March/April 2011

In This Edition

  • Can Rising Housing Prices Explain China's High Household Saving Rate?

    China's average household saving rate is one of the highest in the world. One popular view attributes the high saving rate to fast-rising housing prices and other living costs in China. This article uses simple economic logic to show that rising housing prices and living costs per se cannot explain China's persistently high household saving rate.

  • Corporate Response to Distress: Evidence from the Asian Financial Crisis

    This paper provides a comprehensive examination of corporate responses to financial distress during an economy-wide crisis, specifically through the restructuring of assets (through asset sales, mergers, or liquidations) and/or liabilities. Using firm-level data from five countries hardest hit by the East Asian financial crisis of 1997-98, this study contrasts the effects that financial and corporate governance variables have on restructuring choices.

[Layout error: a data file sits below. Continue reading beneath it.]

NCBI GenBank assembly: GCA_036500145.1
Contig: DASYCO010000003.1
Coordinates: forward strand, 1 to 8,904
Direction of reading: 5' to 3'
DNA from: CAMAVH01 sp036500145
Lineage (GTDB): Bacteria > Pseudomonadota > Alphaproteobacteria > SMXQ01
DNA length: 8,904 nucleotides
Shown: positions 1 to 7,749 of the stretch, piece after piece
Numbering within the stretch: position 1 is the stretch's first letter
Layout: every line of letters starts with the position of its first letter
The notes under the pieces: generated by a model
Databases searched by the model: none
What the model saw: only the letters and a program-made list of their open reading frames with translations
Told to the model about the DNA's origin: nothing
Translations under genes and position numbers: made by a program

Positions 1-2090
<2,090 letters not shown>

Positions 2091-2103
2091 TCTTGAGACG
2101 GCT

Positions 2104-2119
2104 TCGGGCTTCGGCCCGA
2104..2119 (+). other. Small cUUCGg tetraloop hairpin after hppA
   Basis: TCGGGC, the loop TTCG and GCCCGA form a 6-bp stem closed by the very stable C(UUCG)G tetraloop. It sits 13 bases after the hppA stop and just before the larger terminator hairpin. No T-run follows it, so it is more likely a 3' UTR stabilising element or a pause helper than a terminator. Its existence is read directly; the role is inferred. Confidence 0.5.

• Political Economy Determinants of Non-agricultural Trade Policy

    The authors investigate several existing political economy hypotheses on trade policy using crosscountry trade-protection data for non-agricultural goods. The authors find that a left-leaning political regime leads to pro-labor trade policies only for a subset of trade policy measures.

  • TARP Beneficiaries and Their Lending Patterns During the Financial Crisis

    This paper provides a systematic analysis of the lending performance of U.S. commercial banks and savings institutions that received financial support through the Capital Purchase Program (CPP) established in October 2008. The authors combine U.S. Treasury data on recipients of the CPP with quarterly financial data for the entire population of depository institutions to reconstruct aggregate lending and gross credit flows (expansion and contraction).



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